I began a fast for peace when Israeli troops entered the Gaza Strip. Last week, I ended the fast, as fighting has stopped and most if not all the troops have left Gaza.
This is a fragile cease-fire at best -- and perhaps one of the strangest in the history of human conflict. Each side has declared a unilateral cease-fire on its own terms, while refusing to talk to the other or acknowledge the other's terms.
Both Israel and Hamas have also declared victory.
But any security Israel may have gained by diminishing Hamas' military capacity, and by receiving new U.S. assurances of assistance, has been more than offset by its loss of international standing -- and by the political drubbing that it has taken among Arab and Muslim nations, whose anger is palpable.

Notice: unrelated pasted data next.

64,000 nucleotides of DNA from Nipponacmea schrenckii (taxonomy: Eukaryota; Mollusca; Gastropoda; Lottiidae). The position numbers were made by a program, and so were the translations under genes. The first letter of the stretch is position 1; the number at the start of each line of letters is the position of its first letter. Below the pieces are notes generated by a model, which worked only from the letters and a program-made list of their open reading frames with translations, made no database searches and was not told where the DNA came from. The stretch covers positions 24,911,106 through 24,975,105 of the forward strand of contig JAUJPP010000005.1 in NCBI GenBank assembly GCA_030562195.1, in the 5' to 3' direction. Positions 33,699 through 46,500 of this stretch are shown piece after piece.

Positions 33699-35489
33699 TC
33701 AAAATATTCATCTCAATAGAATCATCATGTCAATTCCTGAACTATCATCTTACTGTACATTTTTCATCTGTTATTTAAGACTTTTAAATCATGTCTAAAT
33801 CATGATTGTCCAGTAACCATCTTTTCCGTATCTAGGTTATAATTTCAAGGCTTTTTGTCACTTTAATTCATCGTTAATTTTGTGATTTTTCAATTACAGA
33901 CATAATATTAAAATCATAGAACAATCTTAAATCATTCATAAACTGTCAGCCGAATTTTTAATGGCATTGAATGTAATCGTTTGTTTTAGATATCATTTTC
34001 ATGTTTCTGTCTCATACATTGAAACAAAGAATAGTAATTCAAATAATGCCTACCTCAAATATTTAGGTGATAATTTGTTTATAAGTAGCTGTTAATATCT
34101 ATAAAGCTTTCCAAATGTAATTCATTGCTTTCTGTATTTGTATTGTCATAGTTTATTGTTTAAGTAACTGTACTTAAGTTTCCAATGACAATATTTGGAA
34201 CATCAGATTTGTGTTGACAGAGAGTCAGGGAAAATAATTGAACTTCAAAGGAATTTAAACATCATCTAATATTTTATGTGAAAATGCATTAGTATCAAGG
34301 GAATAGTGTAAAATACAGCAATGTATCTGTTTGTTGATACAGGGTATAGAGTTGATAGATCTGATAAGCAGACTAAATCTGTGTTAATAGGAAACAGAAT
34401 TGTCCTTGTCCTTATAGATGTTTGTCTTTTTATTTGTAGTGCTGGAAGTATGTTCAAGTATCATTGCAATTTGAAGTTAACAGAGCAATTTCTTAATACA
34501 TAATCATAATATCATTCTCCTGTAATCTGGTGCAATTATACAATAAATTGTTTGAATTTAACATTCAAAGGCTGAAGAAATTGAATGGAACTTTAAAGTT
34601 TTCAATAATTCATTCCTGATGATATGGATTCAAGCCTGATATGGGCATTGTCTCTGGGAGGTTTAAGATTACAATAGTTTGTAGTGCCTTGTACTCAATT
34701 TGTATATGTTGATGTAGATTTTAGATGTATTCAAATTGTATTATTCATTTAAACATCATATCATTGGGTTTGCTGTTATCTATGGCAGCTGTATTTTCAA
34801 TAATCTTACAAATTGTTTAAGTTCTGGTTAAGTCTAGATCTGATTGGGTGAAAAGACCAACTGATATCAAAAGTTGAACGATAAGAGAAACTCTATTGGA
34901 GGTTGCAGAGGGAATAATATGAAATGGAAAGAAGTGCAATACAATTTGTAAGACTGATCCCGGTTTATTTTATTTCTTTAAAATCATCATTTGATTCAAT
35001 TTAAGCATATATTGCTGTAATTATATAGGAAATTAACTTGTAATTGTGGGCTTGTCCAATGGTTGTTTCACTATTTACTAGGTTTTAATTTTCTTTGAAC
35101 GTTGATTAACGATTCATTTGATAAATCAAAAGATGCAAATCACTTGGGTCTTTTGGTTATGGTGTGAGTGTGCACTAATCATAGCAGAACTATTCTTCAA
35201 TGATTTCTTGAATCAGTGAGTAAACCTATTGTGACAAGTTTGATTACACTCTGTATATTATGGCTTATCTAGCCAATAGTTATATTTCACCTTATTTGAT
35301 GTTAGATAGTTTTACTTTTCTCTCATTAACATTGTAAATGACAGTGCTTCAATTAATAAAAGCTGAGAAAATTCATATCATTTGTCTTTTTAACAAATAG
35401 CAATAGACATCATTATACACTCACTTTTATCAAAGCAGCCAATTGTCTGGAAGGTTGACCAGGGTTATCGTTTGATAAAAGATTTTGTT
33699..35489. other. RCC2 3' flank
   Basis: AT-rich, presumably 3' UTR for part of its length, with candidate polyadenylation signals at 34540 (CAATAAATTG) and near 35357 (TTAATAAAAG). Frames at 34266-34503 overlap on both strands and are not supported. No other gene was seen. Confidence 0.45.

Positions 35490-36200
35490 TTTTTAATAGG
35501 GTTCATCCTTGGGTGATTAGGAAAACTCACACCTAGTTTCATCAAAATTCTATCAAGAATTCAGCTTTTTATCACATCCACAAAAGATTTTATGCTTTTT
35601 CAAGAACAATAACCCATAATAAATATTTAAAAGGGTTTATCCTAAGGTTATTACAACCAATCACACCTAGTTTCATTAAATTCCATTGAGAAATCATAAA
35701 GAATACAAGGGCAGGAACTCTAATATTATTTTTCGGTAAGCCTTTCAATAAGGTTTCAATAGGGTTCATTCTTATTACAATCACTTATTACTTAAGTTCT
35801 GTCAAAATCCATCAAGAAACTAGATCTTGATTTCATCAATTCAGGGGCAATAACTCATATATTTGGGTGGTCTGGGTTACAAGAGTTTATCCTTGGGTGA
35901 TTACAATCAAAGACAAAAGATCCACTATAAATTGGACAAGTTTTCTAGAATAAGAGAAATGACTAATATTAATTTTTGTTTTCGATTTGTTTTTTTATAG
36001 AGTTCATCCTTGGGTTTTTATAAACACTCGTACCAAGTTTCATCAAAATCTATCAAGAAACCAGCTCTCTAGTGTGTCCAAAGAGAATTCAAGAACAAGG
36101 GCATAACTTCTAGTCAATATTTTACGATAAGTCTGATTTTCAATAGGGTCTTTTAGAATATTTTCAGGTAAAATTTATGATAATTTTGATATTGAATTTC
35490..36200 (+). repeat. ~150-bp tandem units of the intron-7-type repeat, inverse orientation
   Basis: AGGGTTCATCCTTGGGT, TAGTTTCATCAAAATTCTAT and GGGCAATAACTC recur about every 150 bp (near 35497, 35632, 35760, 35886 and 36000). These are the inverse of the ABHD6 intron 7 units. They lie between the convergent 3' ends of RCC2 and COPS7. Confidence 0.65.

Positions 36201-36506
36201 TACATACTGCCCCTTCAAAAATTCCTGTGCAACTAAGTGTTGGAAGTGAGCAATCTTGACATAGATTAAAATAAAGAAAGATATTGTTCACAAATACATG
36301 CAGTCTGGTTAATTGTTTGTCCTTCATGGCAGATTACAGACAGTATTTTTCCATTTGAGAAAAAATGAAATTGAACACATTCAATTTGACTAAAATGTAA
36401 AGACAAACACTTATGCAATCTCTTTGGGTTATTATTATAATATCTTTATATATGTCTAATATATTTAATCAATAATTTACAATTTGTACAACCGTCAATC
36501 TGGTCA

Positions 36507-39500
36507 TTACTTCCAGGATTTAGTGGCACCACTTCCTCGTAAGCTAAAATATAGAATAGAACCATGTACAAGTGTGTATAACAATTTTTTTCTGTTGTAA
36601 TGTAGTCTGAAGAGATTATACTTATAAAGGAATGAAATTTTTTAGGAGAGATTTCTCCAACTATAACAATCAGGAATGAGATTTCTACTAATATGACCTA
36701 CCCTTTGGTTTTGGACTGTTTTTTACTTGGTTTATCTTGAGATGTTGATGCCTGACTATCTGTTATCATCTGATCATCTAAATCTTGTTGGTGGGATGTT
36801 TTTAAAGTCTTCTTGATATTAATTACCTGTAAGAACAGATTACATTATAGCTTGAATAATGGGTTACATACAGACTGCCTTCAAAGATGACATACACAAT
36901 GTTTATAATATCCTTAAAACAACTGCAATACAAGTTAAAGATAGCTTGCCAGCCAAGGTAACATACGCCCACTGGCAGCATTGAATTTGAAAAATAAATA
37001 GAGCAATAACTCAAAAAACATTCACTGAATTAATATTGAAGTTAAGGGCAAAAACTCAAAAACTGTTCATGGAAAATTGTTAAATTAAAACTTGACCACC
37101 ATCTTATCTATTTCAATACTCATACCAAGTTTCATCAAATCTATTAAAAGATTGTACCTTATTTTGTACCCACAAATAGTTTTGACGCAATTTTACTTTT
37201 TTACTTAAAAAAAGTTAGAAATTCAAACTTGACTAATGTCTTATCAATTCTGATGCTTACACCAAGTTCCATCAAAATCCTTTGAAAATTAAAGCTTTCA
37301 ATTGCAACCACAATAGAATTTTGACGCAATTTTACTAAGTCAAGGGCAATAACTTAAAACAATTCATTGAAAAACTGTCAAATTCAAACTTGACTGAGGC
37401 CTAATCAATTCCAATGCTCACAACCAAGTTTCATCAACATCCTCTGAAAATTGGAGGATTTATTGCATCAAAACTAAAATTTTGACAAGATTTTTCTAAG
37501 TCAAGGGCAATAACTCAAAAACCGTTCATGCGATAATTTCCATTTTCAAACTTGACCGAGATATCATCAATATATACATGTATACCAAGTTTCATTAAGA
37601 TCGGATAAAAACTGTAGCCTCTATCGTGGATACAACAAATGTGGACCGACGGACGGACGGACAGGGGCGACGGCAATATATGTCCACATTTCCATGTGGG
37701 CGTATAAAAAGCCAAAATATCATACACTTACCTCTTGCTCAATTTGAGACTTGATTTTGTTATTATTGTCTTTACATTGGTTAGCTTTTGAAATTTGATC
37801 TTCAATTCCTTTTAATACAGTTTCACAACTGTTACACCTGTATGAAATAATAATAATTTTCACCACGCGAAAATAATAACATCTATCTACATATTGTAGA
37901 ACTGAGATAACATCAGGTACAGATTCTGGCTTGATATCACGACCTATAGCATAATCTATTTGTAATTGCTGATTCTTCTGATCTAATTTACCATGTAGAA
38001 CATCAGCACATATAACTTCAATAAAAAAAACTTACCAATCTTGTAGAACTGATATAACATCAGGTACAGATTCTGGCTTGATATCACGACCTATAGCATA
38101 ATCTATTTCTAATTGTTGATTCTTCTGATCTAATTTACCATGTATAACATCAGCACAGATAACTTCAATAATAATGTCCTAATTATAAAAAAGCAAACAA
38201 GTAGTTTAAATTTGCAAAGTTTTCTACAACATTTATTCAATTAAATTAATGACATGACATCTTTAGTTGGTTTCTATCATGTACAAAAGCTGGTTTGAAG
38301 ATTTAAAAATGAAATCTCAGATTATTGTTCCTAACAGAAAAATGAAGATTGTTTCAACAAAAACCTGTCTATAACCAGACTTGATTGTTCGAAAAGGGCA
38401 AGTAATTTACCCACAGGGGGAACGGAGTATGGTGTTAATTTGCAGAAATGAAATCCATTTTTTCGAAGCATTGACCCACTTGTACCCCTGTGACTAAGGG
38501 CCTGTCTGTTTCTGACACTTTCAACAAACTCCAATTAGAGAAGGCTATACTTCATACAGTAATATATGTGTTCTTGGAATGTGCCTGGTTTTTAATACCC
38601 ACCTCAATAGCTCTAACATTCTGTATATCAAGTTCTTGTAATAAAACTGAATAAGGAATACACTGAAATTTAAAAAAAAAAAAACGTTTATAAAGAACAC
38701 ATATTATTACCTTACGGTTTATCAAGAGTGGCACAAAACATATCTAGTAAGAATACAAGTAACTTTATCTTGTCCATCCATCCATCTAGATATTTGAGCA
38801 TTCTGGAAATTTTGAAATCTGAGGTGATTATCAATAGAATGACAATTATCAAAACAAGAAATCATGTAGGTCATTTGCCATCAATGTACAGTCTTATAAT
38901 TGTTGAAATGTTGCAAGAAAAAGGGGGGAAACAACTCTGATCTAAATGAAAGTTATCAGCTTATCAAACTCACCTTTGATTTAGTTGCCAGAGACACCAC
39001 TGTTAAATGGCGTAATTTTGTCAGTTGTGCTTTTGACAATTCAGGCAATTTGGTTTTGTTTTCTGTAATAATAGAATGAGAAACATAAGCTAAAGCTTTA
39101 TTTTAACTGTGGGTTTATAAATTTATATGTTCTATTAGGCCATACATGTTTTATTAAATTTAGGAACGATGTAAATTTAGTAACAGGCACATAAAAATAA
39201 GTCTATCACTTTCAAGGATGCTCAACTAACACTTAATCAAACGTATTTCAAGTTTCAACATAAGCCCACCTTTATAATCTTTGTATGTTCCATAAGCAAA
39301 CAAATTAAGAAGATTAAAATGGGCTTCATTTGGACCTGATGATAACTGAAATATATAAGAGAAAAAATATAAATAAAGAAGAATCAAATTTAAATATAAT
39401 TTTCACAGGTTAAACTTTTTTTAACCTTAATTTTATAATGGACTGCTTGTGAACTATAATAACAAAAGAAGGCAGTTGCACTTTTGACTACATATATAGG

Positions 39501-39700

And any prestige that Hamas may have gained by surviving one of the world's most formidable military powers has been more than offset by the crushing loss of civilian lives, homes, and infrastructure in Gaza. Today Gazans are sifting numbly through the rubble, counting and mourning their losses.
This war has no winners, save those who manufacture weapons.
I have few illusions that the cease-fire will last long